Home Health Care

If you'd like to help others with health-related issues or household chores in the comfort of their own homes, a career in home health care may be a good fit for you. Read about job duties, job outlook and potential earnings here, along with how much training you'll need to enter the field.

Is a Career in Home Health Care for Me?

Career Overview

As a home health care aide, you'll provide in-home medical assistance to patients who don't need or don't want care at a hospital or medical facility. You may also provide home health care for mentally challenged or temporarily disabled patients. Job duties could include helping with movement or routine household tasks, assisting with hygiene, administering medications and monitoring vital signs; evening or weekend work might be required. As a home health aide, you may assist a variety of clients with different ailments and requirements, or aid a single patient who requires full-time care.

Home health care agencies provide their aides with varying amounts of supervision; government-funded or hospice providers may have stricter regulations. While you might function more autonomously as a personal health care aide, you'll still receive guidance from a nurse, social worker or other type of supervisor.

Employment and Salary Information

According to the U.S. Bureau of Labor Statistics (BLS), employment of home health care and personal aides was expected to increase by a much-faster-than average rate from 2012-2022. An increasingly elderly population and the need to limit excessive health care expenses for inpatient care may have a positive impact on job growth. In May 2013, home health aides made an average yearly wage of $22,050, while personal care aides earned an average of $20,990 a year (www.bls.gov).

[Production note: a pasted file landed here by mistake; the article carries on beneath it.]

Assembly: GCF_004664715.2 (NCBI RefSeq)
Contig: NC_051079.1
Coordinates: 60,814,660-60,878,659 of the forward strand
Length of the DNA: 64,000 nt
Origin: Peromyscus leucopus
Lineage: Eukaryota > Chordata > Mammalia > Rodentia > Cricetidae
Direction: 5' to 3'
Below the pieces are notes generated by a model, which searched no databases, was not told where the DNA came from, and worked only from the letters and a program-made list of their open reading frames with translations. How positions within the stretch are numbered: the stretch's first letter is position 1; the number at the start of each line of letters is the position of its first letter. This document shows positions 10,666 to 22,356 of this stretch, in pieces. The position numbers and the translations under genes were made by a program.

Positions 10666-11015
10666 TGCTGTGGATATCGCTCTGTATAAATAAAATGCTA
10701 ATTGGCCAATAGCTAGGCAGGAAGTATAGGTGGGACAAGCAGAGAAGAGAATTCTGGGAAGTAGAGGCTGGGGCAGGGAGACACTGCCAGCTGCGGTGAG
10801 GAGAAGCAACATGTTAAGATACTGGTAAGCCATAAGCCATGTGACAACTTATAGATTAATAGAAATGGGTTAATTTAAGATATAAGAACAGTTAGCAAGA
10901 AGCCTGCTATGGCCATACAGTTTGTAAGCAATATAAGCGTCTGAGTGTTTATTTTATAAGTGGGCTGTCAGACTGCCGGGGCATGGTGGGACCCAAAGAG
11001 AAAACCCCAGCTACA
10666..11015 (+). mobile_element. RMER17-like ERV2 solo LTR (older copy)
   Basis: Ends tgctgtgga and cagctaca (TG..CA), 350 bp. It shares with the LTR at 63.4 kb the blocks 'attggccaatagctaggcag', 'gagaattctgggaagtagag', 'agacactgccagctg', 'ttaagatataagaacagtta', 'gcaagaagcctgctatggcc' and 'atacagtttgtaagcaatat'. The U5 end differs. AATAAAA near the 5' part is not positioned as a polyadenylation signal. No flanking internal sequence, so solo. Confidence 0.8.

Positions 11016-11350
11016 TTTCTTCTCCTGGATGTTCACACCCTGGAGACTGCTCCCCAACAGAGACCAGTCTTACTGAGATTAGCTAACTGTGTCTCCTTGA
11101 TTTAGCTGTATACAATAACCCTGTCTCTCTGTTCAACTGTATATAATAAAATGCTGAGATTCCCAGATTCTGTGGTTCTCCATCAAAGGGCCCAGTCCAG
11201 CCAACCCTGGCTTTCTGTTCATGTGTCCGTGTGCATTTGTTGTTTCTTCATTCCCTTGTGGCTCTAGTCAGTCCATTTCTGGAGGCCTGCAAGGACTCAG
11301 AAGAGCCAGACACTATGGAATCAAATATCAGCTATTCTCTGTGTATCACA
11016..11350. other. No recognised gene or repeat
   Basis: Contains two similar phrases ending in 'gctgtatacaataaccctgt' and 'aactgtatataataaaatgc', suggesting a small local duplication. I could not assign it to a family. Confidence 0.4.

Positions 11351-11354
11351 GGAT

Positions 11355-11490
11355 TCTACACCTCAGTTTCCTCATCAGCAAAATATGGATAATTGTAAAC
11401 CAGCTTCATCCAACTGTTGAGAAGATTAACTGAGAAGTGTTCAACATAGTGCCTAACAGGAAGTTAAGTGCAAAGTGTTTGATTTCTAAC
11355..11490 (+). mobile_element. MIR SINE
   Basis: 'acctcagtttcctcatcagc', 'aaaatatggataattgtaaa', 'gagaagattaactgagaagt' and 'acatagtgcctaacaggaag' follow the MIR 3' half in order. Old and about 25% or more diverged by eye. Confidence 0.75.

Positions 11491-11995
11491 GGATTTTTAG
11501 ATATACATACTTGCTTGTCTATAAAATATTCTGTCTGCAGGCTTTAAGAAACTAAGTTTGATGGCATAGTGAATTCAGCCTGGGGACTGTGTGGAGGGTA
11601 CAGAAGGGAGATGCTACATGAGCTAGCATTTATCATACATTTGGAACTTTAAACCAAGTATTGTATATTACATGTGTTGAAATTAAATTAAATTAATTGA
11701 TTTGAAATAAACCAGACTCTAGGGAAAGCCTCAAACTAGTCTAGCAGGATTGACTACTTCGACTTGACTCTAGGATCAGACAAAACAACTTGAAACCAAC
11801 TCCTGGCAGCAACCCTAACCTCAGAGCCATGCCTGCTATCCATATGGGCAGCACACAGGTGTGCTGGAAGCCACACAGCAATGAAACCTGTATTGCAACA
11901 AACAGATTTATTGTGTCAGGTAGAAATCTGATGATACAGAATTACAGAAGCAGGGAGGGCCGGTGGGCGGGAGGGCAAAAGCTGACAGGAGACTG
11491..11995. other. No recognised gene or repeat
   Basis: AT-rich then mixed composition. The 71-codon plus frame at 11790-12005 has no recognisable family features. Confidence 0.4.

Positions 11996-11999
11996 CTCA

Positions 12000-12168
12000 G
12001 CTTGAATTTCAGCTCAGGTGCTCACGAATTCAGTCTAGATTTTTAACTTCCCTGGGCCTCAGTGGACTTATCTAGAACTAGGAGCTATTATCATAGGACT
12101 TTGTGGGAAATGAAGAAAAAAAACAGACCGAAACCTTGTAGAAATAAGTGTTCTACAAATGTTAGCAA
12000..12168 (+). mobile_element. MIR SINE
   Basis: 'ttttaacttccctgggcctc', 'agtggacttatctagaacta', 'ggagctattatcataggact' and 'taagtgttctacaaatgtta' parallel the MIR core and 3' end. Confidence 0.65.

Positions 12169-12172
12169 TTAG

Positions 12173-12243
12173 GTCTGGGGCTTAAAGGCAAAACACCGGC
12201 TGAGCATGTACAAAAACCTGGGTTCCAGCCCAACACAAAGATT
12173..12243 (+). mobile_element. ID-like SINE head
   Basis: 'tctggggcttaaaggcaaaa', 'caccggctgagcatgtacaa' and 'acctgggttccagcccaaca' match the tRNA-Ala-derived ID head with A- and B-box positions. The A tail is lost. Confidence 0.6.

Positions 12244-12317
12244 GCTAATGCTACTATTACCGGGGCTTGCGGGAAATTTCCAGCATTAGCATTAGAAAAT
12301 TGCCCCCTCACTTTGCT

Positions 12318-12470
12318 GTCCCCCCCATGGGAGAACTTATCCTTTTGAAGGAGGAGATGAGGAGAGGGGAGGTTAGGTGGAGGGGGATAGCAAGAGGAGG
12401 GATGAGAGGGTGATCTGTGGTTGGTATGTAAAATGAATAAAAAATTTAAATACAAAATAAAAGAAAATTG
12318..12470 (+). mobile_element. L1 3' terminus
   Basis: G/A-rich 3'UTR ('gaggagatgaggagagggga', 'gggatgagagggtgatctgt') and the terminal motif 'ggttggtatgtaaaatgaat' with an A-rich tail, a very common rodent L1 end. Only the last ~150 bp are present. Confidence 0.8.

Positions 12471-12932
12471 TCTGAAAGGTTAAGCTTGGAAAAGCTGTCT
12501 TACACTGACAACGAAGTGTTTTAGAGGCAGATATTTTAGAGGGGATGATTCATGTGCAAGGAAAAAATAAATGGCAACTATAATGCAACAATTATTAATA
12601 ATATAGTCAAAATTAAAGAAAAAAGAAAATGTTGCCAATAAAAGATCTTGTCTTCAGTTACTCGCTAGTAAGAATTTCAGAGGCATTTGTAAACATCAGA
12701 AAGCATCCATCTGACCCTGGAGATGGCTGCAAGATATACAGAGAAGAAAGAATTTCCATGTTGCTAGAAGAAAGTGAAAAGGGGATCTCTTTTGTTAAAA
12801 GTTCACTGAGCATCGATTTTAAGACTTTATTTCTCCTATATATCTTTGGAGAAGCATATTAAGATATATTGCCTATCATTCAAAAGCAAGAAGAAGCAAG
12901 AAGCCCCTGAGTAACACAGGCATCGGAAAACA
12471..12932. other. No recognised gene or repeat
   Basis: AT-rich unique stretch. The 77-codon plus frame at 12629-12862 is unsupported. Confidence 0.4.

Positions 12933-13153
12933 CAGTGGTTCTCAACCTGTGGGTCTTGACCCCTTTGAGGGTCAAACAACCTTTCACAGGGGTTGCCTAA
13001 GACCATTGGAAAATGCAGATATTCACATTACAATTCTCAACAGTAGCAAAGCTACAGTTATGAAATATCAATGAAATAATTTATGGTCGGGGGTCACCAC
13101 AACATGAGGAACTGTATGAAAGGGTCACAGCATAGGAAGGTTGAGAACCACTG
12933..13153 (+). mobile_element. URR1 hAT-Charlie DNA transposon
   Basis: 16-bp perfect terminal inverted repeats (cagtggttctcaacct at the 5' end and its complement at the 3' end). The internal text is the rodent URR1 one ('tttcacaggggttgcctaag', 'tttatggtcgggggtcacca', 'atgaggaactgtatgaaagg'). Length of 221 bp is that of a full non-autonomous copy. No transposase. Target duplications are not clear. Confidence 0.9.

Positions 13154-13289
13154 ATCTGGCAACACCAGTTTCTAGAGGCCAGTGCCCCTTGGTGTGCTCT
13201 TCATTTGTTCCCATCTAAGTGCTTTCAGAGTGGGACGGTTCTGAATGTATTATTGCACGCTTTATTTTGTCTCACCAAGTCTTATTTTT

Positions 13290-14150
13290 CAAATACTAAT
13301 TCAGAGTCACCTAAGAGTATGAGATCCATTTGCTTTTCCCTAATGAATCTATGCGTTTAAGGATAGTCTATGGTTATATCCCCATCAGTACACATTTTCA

How Do I Work in Home Health Care?

Education and Training

Some agencies provide on-the-job training for home health aides; individual states may have formal education requirements that must be completed before you can obtain a position. Accredited training can be found through 2-year and 4-year schools and may lead to a certificate or a degree in home health assisting. Individual programs may take as little as 80 hours to complete and include courses in cleanliness and sanitation, disease and illness prevention, communication techniques and safety precautions. You might also learn how to develop client health care plans, keep records and adhere to applicable rules and regulations, as well as how to respond to emergency situations.

A few schools offer online classes in home health care. You might also consider enrolling in an online Bachelor of Science in Nursing program or pursue a more advanced career in health administration.


Some states require home health aides to be certified or registered. Voluntary home health care certifications can be found through the National Association for Home Care and Hospice or state home health associations, and can serve as proof of competency in the field. Training and competency exams that lead to a professional certification may also be required if you or your employer accepts Medicaid or Medicare payments.

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